Forget Farm To Fork – Urban Foraging: The Ultimate in Local Eating

Many of us have grown accustomed to making a list of foods we want, then heading to the grocery store to buy them. Others have embraced the trend of community-supported agriculture by signing up for shares or participating in community gardens. And then there are the daring folks who march out into urban environments to scope out their next meal.

People who are unfamiliar with the practice of urban foraging may view it as the work of a few unconventional individuals, but in reality, people have been foraging since the beginning of civilization. Today, the practice is enjoying a worldwide resurgence. Even the restaurant scene has gotten in on the action, as more and more chefs incorporate foraged foods into their menus to produce unique and sustainable fare.1

Foraging may also aid national efforts to reduce hunger. University of California, Berkeley, researchers are experimenting with a program that maps edible plants in low-income neighborhoods to empower local residents to find food near their homes.2 Many foragers also donate some or all of their finds to local food pantries.

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The basic concept behind urban foraging is simple: search for and gather fresh food in urban spaces.3 Practitioners embrace foraging as a way to reconnect with the natural world, obtain free food, reduce their eco-footprint, diversify their diets, and learn to look at urban spaces in new ways. Not to be confused with dumpster diving, foraging focuses on obtaining fresh food straight from the source – whether from trees, bushes, edible weeds, or other plants found in parks, abandoned lots, and local neighborhoods.4

Ever felt curious about seeking out your own food in your local environment but held back because you didn’t know where to start? Consider this your cheat sheet for entering the wild world of urban foraging.

Know What’s Safe to Eat

This point really can’t be stressed enough. Not all plants are safe for human consumption, and eating the wrong plant (or the wrong part of an otherwise-safe plant) can result in illness or even death.5That’s why it’s critical to research safe plants in your area and learn how to effectively identify them and their parts. It’s particularly helpful to shadow an experienced forager the first several times you head out so you can learn from their know-how. Regardless of whether you forage solo or with a friend, never eat a plant unless you can identify it with absolute certainty.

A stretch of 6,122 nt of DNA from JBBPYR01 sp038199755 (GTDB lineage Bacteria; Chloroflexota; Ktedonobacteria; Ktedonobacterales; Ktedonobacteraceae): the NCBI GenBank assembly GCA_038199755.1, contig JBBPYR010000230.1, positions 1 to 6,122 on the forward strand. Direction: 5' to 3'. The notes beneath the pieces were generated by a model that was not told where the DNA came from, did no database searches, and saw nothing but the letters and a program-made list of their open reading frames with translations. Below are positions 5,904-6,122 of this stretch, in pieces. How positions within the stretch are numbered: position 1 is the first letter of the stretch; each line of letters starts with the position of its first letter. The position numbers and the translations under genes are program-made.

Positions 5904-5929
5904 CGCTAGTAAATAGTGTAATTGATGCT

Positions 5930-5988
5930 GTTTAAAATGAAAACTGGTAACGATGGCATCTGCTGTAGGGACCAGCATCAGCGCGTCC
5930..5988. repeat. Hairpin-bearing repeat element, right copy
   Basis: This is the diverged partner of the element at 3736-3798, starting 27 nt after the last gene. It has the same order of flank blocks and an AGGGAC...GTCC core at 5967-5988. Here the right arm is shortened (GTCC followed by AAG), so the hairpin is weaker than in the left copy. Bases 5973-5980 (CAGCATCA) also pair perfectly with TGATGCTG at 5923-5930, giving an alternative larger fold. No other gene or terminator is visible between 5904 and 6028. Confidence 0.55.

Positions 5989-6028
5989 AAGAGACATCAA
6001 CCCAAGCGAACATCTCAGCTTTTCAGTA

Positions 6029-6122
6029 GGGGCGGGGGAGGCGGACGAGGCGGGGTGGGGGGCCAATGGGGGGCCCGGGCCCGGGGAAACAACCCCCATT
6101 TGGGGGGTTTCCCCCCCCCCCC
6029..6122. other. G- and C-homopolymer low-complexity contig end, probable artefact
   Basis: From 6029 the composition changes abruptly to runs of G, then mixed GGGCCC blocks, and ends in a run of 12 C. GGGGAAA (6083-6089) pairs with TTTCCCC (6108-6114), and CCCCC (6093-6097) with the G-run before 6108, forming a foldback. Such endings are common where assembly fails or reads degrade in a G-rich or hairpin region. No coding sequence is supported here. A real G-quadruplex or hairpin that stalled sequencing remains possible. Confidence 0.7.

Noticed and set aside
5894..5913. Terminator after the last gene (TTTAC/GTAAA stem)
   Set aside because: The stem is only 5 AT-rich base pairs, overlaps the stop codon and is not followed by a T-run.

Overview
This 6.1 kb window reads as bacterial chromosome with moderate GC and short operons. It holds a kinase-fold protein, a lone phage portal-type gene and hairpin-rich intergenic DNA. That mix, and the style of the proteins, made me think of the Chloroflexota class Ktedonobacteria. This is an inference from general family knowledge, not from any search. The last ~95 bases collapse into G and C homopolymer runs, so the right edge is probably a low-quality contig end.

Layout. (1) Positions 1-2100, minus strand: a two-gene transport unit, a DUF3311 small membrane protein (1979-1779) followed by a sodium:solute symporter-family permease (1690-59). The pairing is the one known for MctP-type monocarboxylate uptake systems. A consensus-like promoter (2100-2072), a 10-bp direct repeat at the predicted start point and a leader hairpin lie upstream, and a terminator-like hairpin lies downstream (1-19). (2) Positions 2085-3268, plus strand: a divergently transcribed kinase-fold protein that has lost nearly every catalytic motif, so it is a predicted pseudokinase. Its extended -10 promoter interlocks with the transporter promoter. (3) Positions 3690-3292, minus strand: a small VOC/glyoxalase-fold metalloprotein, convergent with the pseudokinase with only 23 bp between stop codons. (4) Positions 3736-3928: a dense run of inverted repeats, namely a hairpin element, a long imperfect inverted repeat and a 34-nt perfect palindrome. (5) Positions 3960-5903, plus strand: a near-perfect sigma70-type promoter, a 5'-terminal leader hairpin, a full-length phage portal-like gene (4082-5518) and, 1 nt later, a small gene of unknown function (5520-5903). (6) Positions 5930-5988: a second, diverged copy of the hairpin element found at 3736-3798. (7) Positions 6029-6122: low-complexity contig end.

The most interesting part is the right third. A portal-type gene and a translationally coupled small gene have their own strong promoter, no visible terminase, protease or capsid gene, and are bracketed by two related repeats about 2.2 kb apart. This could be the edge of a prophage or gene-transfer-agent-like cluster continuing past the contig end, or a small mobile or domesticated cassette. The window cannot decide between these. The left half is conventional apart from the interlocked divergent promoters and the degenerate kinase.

A Guide to Urban Foraging: Plants to Look For

While you research the plants native to your area, it can be helpful to familiarize yourself with their Latin names. Common names aren’t consistent across the board, and there are even instances where a plant shares a common name with a poisonous plant. Write down the Latin names of the plants you’re searching for on a particular day, and then bring along a field guide for proper identification.6

Scout Different Locations

A Guide to Urban Foraging: Where to Look

Before picking anything, do some research to figure out where foraging is and is not allowed in your area. In particular, check with local government for any rules regarding foraging on public land.7 If you have your eye on plants that reside on private property, always ask permission before foraging. (If nobody’s home, consider leaving a note with your contact information.8 ) Take note of what grows where and when; foraging is a seasonal enterprise.9 If you encounter a plant that’s past its prime, make a note to return to that same spot earlier next year.

Modern foragers can also use the Internet to identify prime foraging spots. Head to fallingfruit.org, which allows foragers from across the globe to share the locations of found fruits, vegetables, herbs, and nuts, to the tune of more than 800,000 entries from 50 countries.10 The searchable map is free to use online and the founders have also created an app for both Android and Apple.